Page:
“Agricultural production is the main economic activity in The Gambia but has declined throughout the 1990’s as a result of several factors including poor rainfall distribution, weak marketing infrastructure, lack of access to credit (especially for the youths and women) and a limited resource base,” Food and Agricultural organisation (FAO).
Today, Gambian agriculture is about to make a comeback, thanks to the efforts championed by the Adama Barrow government. We all know that agricultural production cannot be fully achieved if we only work in isolation. Our agriculture should be seen as a very valuable area by working with partners such as FAO, EU, China and the U.S. Embassy in Banjul, that’s championing biotechnology food production.
Agricultural biotechnology holds great promise to boost food production in both the developed and the developing world by reducing agricultural vulnerability to pests, viruses, and drought. It is also viewed as an important tool in the world’s quest to combat food insecurity and malnutrition.
According to FAO, generally, Gambian agriculture has been characterised by subsistence production of food crops, comprising cereals (early millet, late millet, maize, sorghum, rice), semi intensive cash crop production (groundnut, cotton, sesame and horticulture). Farmers generally practice mixed farming, although crops account for a greater portion of the production. The agricultural sector is characterized by little diversification, mainly subsistence, rain-fed agriculture with a food self-sufficiency ration of about 50%. The crops sub-sector generates approximately 40% of the foreign exchange earnings and provides about 75% of total household income. The crop-sub-sector employs 70 percent of the labour force, and accounts for 33% of GDP of the country.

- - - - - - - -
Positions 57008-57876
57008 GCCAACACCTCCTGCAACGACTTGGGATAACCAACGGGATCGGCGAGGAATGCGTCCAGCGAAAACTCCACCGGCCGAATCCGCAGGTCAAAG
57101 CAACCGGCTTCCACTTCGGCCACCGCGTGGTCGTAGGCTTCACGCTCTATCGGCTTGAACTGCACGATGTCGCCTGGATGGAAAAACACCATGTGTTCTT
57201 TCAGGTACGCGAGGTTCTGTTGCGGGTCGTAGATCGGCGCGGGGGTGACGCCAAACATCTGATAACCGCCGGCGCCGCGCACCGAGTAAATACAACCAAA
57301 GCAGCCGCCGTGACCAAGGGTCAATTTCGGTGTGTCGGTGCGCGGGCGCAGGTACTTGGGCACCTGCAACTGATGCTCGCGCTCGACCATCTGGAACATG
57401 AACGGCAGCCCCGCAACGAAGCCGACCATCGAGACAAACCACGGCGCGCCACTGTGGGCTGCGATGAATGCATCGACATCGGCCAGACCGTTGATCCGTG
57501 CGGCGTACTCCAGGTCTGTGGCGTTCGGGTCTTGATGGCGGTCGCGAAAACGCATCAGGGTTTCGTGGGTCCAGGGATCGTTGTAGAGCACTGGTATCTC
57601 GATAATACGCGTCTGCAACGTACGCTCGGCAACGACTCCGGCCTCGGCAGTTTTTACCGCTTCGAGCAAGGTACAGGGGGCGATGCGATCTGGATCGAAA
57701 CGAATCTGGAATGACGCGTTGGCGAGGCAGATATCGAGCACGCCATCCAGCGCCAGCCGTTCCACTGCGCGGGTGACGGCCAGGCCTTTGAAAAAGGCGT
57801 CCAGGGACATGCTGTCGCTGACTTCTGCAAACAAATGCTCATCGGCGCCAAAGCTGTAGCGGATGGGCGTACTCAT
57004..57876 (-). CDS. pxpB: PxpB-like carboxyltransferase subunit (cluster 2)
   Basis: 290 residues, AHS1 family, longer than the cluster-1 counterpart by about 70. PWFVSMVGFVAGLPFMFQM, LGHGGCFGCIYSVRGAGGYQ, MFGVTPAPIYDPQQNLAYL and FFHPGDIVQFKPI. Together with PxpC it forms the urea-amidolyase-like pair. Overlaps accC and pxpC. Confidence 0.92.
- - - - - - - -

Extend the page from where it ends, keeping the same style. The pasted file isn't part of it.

We hope to see great improvement in our agriculture after government recently announced plans to transform the entire agricultural production.
It’s good to hear when government announces that it would address the acute shortage of seeds and seedlings that affects farmers across the country. During President Barrow’s Meet the Peoples’ Tour, farmers were urged to always put in place contingency measures that would ensure they never run out of seeds as government may not be in a position to be providing seeds every year.
FAO explains that agriculture is the key sector for investment to achieve long-term food security as well as reducing poverty levels as stated in Vision 2020 and the MDG’s. In order to achieve these goals, the agricultural sector needs to be transformed from subsistence farming to market oriented commercial enterprises. Comparative advantages of agricultural and human resources need to be made, emphasising productivity increases and competitiveness.
“Agriculture is not crop production as popular belief holds - it’s the production of food and fiber from the world’s land and waters. Without agriculture it is not possible to have a city, stock market, banks, university, church or army. Agriculture is the foundation of civilization and any stable economy.”